Mumbai, June 18 Small is big in Bollywood. In the first five months, small-budget non-commercial films have kept the cash registers ringing and kept filmmakers happy, trade experts say, adding that the icing on the cake has been three biggies that crossed the Rs.100 crore ($22 million) mark. In the second half, all eyes will be on the Khans.
A bouquet of non-commercial offerings – “Kahaani”, “Vicky Donor” and “Ishaqzaade” – turned into big successes at the ticket window, which also saw biggies “Agneepath”, “Housefull 2″ and “Rowdy Rathore” doing roaring business.
Rajesh Thadani of Multimedia Combines told IANS: “I would say small-budget films have done exceptionally well at the box office. ‘Ishaqzaade’ has collected around Rs.40 crore, ‘Kahaani’ Rs.75 crore, ‘Vicky Donor’ Rs.45 crore and ‘Paan Singh Tomar’ Rs.20 crore.”
Except “Ishaqzaade”, which was made at a budget of Rs.25 crore, the other three were made within Rs.10 crore. The total cost of “Kahaani” was Rs.8 crore, “Vicky Donor” Rs.5 crore, and “Paan Singh Tomar” Rs.4.5 crore.
Thadani added that the “satellite rights of these small-budget films have also been sold on high rate. The films have garnered profit from the satellite rights as well”.
Both filmmakers and the audiences have evolved and, thanks to that, non-mainstream cinemas’ box-office returns have been overwhelming.
Pramod Arora, CEO of PVR Cinemas, explained the phenomenon, told IANS: “This is the process of evolution. A lot of non-mainstream cinema happened to be mainstream, including ‘Vicky Donor’, ‘Kahaani’, ‘Paan Singh…’ among others. Had ‘Vicky Donor’ released two years back, it may not have worked. Two years ago ‘Vicky Donor’ would have been taken as a taboo.”
Sanjay Ghai of Mukta Arts said that “as far as small-budget films are concerned, films like ‘Kahaani’, ‘Vicky Donor’, ‘Paan Singh Tomar’ and ‘Isahqzaade’ have not just recovered the money but have also earned decent profits at various circuits.”
The year 2011 helped Hindi cinema break the gloom of 2009 and 2010, with several films crossing the Rs.100 crore mark.
This year, about 45 films have come out so far and some big-budget films among them crossed the net Rs.100 crore mark. Trade analysts call it a very positive sign.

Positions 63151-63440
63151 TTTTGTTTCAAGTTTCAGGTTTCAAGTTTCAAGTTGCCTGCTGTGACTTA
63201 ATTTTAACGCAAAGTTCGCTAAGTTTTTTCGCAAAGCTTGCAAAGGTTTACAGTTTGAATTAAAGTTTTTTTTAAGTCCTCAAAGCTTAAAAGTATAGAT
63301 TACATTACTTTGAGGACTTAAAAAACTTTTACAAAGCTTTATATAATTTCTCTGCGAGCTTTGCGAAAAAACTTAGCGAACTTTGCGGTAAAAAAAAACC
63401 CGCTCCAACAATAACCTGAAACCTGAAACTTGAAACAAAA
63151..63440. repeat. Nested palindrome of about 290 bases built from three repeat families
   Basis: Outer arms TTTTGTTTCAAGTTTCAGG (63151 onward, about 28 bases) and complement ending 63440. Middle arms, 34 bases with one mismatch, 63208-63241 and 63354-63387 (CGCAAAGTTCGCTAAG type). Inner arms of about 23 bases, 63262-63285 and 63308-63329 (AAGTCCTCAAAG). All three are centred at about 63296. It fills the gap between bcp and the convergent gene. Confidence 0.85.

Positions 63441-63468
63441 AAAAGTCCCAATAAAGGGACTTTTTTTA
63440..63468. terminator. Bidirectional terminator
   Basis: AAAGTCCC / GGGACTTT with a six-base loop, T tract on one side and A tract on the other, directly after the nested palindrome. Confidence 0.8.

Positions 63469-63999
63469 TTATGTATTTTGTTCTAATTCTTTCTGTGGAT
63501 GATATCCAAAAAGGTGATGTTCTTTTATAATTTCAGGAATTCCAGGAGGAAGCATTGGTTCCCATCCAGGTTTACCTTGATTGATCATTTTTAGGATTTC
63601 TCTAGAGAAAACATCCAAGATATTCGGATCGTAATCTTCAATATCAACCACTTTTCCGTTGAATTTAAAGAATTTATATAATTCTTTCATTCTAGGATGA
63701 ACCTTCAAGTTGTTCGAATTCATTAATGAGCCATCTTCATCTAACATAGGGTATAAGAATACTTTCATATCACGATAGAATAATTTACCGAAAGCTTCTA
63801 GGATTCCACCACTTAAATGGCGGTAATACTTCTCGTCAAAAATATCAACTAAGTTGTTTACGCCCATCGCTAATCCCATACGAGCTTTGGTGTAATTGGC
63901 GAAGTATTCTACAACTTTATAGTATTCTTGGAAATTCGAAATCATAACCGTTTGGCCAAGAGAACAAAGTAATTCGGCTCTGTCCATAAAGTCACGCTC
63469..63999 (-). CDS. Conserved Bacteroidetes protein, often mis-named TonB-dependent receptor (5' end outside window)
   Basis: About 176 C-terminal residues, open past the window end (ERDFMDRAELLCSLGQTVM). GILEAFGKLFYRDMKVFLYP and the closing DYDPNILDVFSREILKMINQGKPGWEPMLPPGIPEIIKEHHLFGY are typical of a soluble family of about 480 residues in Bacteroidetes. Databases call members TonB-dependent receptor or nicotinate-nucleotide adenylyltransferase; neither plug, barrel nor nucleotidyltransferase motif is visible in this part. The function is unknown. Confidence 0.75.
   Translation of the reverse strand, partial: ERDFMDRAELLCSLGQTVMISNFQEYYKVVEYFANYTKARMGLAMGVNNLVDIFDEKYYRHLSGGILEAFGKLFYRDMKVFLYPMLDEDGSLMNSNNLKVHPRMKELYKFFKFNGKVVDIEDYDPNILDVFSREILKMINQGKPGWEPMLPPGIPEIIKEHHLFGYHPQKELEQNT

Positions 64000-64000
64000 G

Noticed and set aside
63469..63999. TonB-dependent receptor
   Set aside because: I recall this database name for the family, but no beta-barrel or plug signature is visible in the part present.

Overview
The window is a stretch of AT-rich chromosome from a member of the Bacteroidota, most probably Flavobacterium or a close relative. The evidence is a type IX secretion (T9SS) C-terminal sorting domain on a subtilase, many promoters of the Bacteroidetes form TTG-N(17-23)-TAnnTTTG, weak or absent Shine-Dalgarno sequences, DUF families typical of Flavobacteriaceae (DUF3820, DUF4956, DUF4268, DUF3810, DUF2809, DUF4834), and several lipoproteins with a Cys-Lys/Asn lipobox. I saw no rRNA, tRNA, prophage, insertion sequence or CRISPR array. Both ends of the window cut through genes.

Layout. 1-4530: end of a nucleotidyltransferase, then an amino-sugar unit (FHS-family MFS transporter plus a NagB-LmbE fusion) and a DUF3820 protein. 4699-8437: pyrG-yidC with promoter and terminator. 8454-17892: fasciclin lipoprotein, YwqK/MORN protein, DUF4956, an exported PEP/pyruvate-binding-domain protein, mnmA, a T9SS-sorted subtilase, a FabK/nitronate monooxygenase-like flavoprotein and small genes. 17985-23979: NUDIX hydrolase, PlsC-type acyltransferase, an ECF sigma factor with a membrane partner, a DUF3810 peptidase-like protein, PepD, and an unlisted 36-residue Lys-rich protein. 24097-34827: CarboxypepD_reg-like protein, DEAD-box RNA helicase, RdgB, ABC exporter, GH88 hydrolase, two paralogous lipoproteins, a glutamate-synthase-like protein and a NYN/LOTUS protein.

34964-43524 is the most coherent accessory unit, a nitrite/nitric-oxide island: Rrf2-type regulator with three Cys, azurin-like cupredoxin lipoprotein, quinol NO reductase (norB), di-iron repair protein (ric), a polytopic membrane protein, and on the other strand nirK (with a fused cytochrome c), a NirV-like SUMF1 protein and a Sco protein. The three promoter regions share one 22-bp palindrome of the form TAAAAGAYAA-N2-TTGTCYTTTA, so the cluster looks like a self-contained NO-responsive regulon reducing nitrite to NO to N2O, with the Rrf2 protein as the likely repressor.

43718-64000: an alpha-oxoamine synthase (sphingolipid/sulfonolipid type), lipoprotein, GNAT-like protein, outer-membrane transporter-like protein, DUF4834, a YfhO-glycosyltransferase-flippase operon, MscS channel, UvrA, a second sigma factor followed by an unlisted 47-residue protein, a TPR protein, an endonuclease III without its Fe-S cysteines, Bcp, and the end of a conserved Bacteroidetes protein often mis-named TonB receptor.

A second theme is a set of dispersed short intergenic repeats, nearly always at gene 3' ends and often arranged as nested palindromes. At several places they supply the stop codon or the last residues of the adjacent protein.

“Three big films including ‘Agneepath’, ‘Housefull 2′ and ‘Rowdy Rathore’ have crossed the net Rs.100 crore mark,” said Sanjay Ghai.
Giving the box office figures, Thadani said: “These big-budget films have marked a record this year. ‘Agneepath’ has collected around Rs.120 crore, ‘Rowdy Rathore’ Rs.105 crore so far, and ‘Housefull 2′ Rs.110 crore.”
Most importantly, filmmakers didn’t hesitate in releasing movies during Indian Premier League matches and enjoyed good business.
“Films have done very well at the box office; in fact it has been better than last year. This year’s collection was superior to last year’s. There was not a single fall during the IPL. The fear factor of releasing your film during IPL was not there,” Arora said.
Trade Analyst Amod Mehra summed it up, saying: “This year, some films have done exceptionally well and some have not, but so far the collections at the box office have been satisfactory.”
Then came a rider: “No big films like a Salman Khan or a Shah Rukh Khan or an Aamir Khan film has released yet. The real picture is yet to come in the second half of the year.”
Salman’s “Ek Tha Tiger”, Shah Rukh’s film with Yash Chopra and Aamir’s “Talaash” are scheduled for release later this year.
But trade analyst Vinod Mirani feels filmmakers should focus on content and not on the Khans.
“We don’t need Khans to run a film…we didn’t have any Khan in ‘Kahaani’ and ‘Vicky Donor’; still they did well. It all depends on the content. You might get initial opening, but the script should be strong enough to survive,” he said.